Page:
The year is 2050. You turn on your television — or whatever new, futuristic viewing device that will be created by then — to watch your favorite show. There is an unspecified amount of streaming platforms containing a handful of shows, and you have to tediously search them for a program. Tired of foraging through the bowels of entertainment, you settle on a show you’re lukewarm about. Overall, you’re left unimpressed and disgruntled having wasted a night trying to achieve a leisure activity that should reasonably only take a few minutes, as I do every Saturday night.
Streaming services have dominated our lives for the past five years and the amount of time spent on them has been amplified over quarantine. They consume us just as much we consume them, which is as unhealthy for us emotionally as it is physically. In fact, the label “couch potato” is almost obsolete because it has been overtaken by the term “binge-watch.” I’m not complimenting anyone on that, trust me.
In particular, Netflix is the king of them all, with a strong mix of original content as well as popular movies and TV shows. Yet, the company has created its own monster, which has now become its own worst enemy. By taking revered shows and making them exclusive to themselves, they created outrageous demand. My personal favorite, “The Office,” is arguably as popular now as it was in the height of its production in the mid-to-late 2000s. Yet, after 2020, the show is leaving Netflix for Peacock, NBC’s new streaming provider that launched in April. While NBC promises you that their service is free, they will likely put “The Office” in its premium tier that costs $4.99, cutting Netflix’s price by at least 50% and sending Netflix closer to oblivion.
It’s a power move for NBC. Peacock also acquired “Parks and Recreation” as of Oct. 1, of which I conveniently had one episode left to watch. The popular comedy runs in the same circle as “The Office,” as it has the same style of humor and characters. In essence, Peacock took back what they thought was rightfully theirs and delivered a huge blow to Netflix, reinforcing the continual jockeying for a leading position amongst other streaming services.
As it is now, I am overwhelmed by the abundance of options. I know a family that subscribes to Netflix, Amazon Prime Video, HBO Max, Disney+, Peacock and Apple TV, all in addition to the live programming of AT&T TVNow. Forget watching a show, it takes two hours just to settle on one you’re interested in!
Streaming services are a detriment to our well-being as a country. In a world of instant gratification, we can now have access to whatever movie, program or video we want at our convenience, at the expense of interpersonal interaction. We are brainwashed into thinking that more technology is better. I’m here to tell you — it’s not.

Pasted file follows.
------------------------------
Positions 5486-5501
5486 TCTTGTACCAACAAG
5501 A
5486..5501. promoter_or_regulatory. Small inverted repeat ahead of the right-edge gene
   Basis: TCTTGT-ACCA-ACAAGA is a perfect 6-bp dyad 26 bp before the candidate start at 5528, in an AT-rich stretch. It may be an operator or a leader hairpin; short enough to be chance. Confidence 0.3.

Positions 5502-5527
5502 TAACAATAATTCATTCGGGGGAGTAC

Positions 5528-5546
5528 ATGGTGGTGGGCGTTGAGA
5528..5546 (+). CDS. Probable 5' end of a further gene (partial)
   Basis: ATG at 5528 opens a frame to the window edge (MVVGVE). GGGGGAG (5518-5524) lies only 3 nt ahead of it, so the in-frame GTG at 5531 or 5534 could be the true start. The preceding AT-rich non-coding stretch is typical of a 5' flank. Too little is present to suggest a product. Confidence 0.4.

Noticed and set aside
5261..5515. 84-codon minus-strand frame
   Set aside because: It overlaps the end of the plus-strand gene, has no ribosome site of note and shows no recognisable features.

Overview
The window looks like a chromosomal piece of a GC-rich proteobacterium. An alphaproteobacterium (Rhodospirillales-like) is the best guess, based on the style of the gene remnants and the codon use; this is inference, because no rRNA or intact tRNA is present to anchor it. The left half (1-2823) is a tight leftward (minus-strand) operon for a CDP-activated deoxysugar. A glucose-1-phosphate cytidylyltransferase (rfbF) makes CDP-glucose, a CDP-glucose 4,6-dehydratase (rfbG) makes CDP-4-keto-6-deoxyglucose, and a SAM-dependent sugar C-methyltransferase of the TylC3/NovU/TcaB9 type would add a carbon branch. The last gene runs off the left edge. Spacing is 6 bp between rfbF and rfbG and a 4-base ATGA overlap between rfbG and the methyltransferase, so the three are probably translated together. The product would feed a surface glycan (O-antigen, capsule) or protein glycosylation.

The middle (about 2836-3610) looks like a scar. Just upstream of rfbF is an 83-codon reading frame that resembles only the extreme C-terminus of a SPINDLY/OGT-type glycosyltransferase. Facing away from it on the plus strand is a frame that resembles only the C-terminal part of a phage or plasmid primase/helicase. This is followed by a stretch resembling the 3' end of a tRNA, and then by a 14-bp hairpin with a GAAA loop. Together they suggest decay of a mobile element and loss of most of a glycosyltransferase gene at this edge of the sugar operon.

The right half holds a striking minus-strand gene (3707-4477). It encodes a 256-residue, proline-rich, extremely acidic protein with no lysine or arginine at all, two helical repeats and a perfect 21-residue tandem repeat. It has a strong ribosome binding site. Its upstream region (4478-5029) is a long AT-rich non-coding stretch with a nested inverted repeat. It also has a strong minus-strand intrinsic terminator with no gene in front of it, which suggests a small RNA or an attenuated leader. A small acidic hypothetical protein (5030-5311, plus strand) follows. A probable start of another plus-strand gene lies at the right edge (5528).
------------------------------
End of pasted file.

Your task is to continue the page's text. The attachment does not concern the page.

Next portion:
Take the two shows above; at their core, they exist to entertain us, to make us laugh. You can’t put a price on that. I understand at some point programs have to become proprietary, but why not create a monolithic platform? Why can’t the entertainment industry reduce its availability to a few streaming services? If I could depend on Netflix, Hulu and HBO for all my viewing needs, I would be ecstatic. Why must I pay various fees to multiple companies for just one show? It’s preposterous and, quite frankly, not worth it.
Upon its inception, streaming was advertised as making viewers’ lives easier. They guaranteed not to raise the rates, broadcast commercials or put time constraints on when a person can watch (like cable does). Yet, somehow, I doubt many people are truly experiencing those effects. For example, if I wanted to purchase subscriptions to Netflix and Hulu, while maintaining cable and broadband, it would cost about $340 a month.
Having choices is a nice luxury. Programming would likely become boring if there was a single option. Yet at a certain point, the possibilities are too much and we opt for confinement within our decisions, which come in the form of “categories” (i.e. comedy, action, drama, etc.). Let’s be honest with ourselves: Who really watches more than a couple of shows anyway? There is no need for such a massive influx of entertainment. If people were able to survive with basic cable in the past, then we should be able to now.
For the moment, we are forced to spectate these arbitrary bidding wars between media corporations. Perhaps it will benefit us in the short run, but the long-term trend is concerning for our social well-being. In that case, perhaps the future of television is not as exciting as we think.
Sam Woiteshek can be reached at email@example.com.
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